If we are living life to the fullest, and living our dreams as entrepreneurs, we must face a few realities with poise and excitement. By buffering days to catch up without typical interruptions, you can come back with ease and stability. Have you tried this technique? Has it worked? Do you have unique challenges you would like clarification on to carry out this strategy in your business? Comment and I’ll be happy to discuss!

Visual Synergy

From http://fixturescloseup.com by fellow blogger Tony Kadysewski

From http://fixturescloseup.com by fellow blogger Tony Kadysewski

Wow! What a great example of what can be done with the most simple and inexpensive props. This photo, from a post by a fellow blogger about how it is easier to sell the idea of color rather than the idea of painting a wall, does a whole lot more than that. It does such a good job of attracting visual attention that even a guy living out of a suitcase might think about looking for something to decorate.

So, let’s consider what makes this work? Not only do the bold colored stools do a great job of counteracting visual noise on the glass, they are at a very recognizable “human” scale. Every one knows what the table in their living room looks like. Also the tables, size wise the biggest elements in the window, are repeated at a smaller scale in the colored boxes and paint samples in the background. These not only have the effect of drawing the passerby directly into the shop, but are also made more interesting because of the suggestive graphic used as a backdrop in the window. The synergy between the window display and the store interior is very successful in this project. The message is clearly that the interior of the store is as dynamic as the exterior. It is a message that is often overlooked by specialty retailers.

Bridget Gaddis, is a Licensed Architect and LEED-accredited Professional practicing nationally, and locally in the Washington DC area. She holds professional degrees in both Architecture and Interior Design, and with a comprehensive background in commercial retail design, planning and construction has completed projects for such for such well known brands as Chloe, Zegna, and Bvlgari. Her career began in tenant coordination and site planning for two well-known Cleveland developers, followed by six years in store planning for a national retailer. After a move to New York City in 1997, she spent the next years working for architecture firms specializing in retail projects. In 2011 she started her own practice in Alexandria, VA. Ms. Gaddis is the author of two blogs dealing with architectural subjects.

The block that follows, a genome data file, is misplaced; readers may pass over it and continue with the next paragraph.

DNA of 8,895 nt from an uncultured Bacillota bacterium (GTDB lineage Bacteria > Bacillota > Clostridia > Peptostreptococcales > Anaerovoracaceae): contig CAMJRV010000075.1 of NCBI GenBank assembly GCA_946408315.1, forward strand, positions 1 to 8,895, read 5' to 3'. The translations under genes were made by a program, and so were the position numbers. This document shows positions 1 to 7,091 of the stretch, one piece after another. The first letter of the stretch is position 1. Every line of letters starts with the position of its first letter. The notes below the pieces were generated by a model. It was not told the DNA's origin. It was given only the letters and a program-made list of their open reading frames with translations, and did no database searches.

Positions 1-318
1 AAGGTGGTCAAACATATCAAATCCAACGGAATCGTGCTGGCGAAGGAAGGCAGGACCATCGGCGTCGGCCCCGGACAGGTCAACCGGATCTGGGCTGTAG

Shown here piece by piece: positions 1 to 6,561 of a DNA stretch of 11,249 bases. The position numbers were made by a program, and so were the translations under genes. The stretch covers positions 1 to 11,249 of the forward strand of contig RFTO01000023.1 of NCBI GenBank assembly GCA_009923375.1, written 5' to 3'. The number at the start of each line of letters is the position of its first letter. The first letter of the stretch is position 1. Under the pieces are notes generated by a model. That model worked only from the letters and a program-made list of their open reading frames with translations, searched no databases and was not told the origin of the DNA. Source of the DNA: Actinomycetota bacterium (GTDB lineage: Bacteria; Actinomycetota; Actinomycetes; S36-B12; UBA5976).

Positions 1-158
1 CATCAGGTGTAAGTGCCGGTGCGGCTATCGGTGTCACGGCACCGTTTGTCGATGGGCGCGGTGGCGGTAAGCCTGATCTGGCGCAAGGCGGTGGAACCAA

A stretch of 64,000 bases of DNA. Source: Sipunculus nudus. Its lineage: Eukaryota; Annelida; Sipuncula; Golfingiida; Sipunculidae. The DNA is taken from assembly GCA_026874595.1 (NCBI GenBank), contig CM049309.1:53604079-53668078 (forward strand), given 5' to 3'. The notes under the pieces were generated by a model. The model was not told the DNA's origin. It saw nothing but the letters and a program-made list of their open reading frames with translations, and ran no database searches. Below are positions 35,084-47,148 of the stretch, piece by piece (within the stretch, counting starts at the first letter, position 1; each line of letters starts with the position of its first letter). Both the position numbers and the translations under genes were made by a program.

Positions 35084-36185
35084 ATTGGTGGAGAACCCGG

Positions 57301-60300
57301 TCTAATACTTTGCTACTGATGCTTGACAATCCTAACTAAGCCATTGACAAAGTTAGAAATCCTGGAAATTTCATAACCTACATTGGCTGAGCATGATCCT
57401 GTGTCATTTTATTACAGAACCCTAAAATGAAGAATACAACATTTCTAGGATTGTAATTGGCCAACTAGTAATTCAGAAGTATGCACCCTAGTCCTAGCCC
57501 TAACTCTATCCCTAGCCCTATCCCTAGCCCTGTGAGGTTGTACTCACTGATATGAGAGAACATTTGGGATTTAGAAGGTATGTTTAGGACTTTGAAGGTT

Growth Tips: Networking for 2014

Shaking hands symbol
(Photo credit: Wikipedia)

You can hardly open your browser or a business publication without seeing something about networking. Why? Studies show regular networkers are more successful in business and in life. True for introverts and extroverts incidentally.

Tip 1. Plan your networking

Yes, really. Think about what you want to get from your networking efforts and how they relate to growing your business. Look at what you have done. What has been most effective? Less so? What else do you need to do? Where and how?

Here is your ‘cheat sheet’ of categories – fill each part in with your personal list:
* Professional groups’ meetings
* Individual meetings – specific people in your field and outside it
* Developmental events – seminars, conferences
* Special events
* Potentially valuable groups – research/try new options
* Reconnect – with people you value
* Online activities – LinkedIn, MeetUp, etc.

Tip 2. Define your goals

Don’t just go to events or have coffee with friends and call it networking. Define what you need, what you offer, and what you will do in fairly specific terms. Numbers alone are not worth much.

Consider:
* What do you want to share with others? What do you want to learn?
* Who do you know you might introduce to others?
* Who will you ask for introductions and to whom?

Tip 3. Make it Easy

Never go to an event without a plan. It could be to meet specific people or to learn something valuable talking with many people there. I find it easier to go to events with a ‘wingman’ – introducing him to others helps me meet people too. What works well for you?

Have a goal when you meet with an individual or small group too. What do you want out of the meeting? What are you offering in return?

Keep going! Networking builds on itself.  You need to find ways to maintain your network consistently over time. Pick a process, make a plan and execute it for your success in 2014.